When you deploy inRiver Product Marketing Cloud, you are able to quickly and easily create product assortments and relationships—in the manner of a “look book” for retailers or “additional parts and services” for B2B vendors. Contact us for a demo!
Kathryn Zwack, Senior Content Marketing Manager, inRiver
Not long ago, a major focus of marketers was on brand—brand loyalty, brand positioning, the “brand promise.” Numerous books were written on the subject—each claiming to be the “brand bible” for communicating effectively to target markets.
We would argue that brand loyalty and the importance of brand, in general, is diminishing. According to McKinsey Research only 13% of customers are “loyalists” who do not shop around.
Sure, there are Apple aficionados who will never buy a Windows PC. There are folks who continue to drive the same brand of car for decades. And there are businesses with brand preferences due to corporate policy or hardware and software compatibility challenges. However, with the ubiquity of online shopping and buying, brand-based selection is falling, time and again, by the wayside.
Why is this?
When seeking a new product—especially a product with which a buyer has had little previous experience—buyers most often rely on the opinions of family and friends, or complete strangers. In fact, in one study by Signpost, they found that 90% of people consult online reviews when making purchase decisions. With the anonymity afforded by the Internet, purchasers of a product can be completely frank about their opinions and experiences with a product. As a result, buyers frequently trust those opinions more than corporate advertising or “brand communications.”
Not only is UGC an influential factor, but so are third-party reviews. How frequently do you make a major product purchase without consulting Consumer Reports, Edmunds, CNET, or the like? Buyers are relying more and more on the expert evaluations of third-party reviewers for three main reasons: 1) they can be accessed from our desk or mobile phone; and 2) these folks do this for a living and are experts; and 3) it speeds our research and decision processes.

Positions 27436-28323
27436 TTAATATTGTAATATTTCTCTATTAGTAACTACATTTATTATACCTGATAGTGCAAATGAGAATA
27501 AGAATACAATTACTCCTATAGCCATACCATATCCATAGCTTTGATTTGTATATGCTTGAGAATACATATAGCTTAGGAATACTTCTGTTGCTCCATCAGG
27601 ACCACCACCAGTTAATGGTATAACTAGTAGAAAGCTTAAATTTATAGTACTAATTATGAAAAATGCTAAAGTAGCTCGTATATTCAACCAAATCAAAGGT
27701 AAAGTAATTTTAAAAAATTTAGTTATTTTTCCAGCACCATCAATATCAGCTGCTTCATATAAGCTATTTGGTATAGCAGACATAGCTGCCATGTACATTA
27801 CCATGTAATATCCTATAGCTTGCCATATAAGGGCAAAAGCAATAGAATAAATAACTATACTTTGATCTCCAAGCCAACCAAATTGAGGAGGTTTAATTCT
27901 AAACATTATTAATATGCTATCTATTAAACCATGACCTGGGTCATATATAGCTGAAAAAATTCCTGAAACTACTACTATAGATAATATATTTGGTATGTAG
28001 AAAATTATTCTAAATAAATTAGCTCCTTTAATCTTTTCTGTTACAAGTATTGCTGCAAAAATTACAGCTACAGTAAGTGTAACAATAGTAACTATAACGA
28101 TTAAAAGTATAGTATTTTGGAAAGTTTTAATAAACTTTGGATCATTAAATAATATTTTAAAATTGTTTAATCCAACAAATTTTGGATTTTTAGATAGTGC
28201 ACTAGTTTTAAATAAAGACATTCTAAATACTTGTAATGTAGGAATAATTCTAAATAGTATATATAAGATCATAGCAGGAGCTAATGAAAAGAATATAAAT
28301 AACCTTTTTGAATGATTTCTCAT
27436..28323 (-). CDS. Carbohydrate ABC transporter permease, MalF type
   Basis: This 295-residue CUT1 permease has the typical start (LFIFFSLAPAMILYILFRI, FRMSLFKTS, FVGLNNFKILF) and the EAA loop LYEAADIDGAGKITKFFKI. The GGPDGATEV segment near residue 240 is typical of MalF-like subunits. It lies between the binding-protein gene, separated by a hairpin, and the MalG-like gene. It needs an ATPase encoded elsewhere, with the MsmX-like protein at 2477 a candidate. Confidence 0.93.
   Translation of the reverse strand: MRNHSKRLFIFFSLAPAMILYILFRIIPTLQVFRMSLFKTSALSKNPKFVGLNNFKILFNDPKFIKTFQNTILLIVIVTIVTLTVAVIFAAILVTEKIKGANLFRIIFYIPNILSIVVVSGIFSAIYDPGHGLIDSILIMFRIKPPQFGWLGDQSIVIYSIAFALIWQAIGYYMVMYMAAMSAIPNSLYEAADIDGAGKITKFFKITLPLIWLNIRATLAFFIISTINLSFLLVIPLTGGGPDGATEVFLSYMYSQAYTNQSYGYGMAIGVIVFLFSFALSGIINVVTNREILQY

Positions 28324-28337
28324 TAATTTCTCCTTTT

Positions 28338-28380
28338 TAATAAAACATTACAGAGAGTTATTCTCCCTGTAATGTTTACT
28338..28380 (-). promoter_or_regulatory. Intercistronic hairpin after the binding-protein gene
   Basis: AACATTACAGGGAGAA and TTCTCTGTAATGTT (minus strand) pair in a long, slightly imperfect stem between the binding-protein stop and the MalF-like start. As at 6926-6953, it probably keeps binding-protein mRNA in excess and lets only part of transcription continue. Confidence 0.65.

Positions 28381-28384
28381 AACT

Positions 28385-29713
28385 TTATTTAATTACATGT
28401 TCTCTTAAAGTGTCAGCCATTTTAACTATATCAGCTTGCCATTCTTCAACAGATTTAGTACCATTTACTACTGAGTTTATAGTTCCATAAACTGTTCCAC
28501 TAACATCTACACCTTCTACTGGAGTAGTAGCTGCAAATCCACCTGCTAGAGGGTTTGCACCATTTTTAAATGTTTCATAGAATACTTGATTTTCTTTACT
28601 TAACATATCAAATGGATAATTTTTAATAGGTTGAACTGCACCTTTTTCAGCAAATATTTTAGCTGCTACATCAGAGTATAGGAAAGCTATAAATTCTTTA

What is also common is for buyers to be surprised by what they read. According to the same McKinsey Research study, nearly 60% of customers switched brands once they began “shopping around.”
Ability to Compare Products
Now that consumers and business buyers can easily shop around and compare products—on price, features, and form factor—at the click of a button, they are not restricted by brand. Online users can find the product that most closely meets their needs—whether the purchase transaction occurs online or in-store. Again, this may mean that they consider or purchase a brand that was not originally top of mind. However, after validating their purchase through user and third-party reviews, this previously unknown brand or product may indeed end up the winner!
What Can You Do?
As a manufacturer or distributor, the most impactful thing that you can do is portray your individual products in the best possible light. If you are no longer able to attract customers based solely on your brand, then you need your products to be able to speak for themselves and tell their own unique stories. This requires compelling, well-crafted product descriptions, accurate and interesting imagery, and insightful product testimonials and reviews. Let inRiver and our extensive PRIME Partner Community help!
Kathryn Zwack, Sr. Content Marketing Manager, inRiver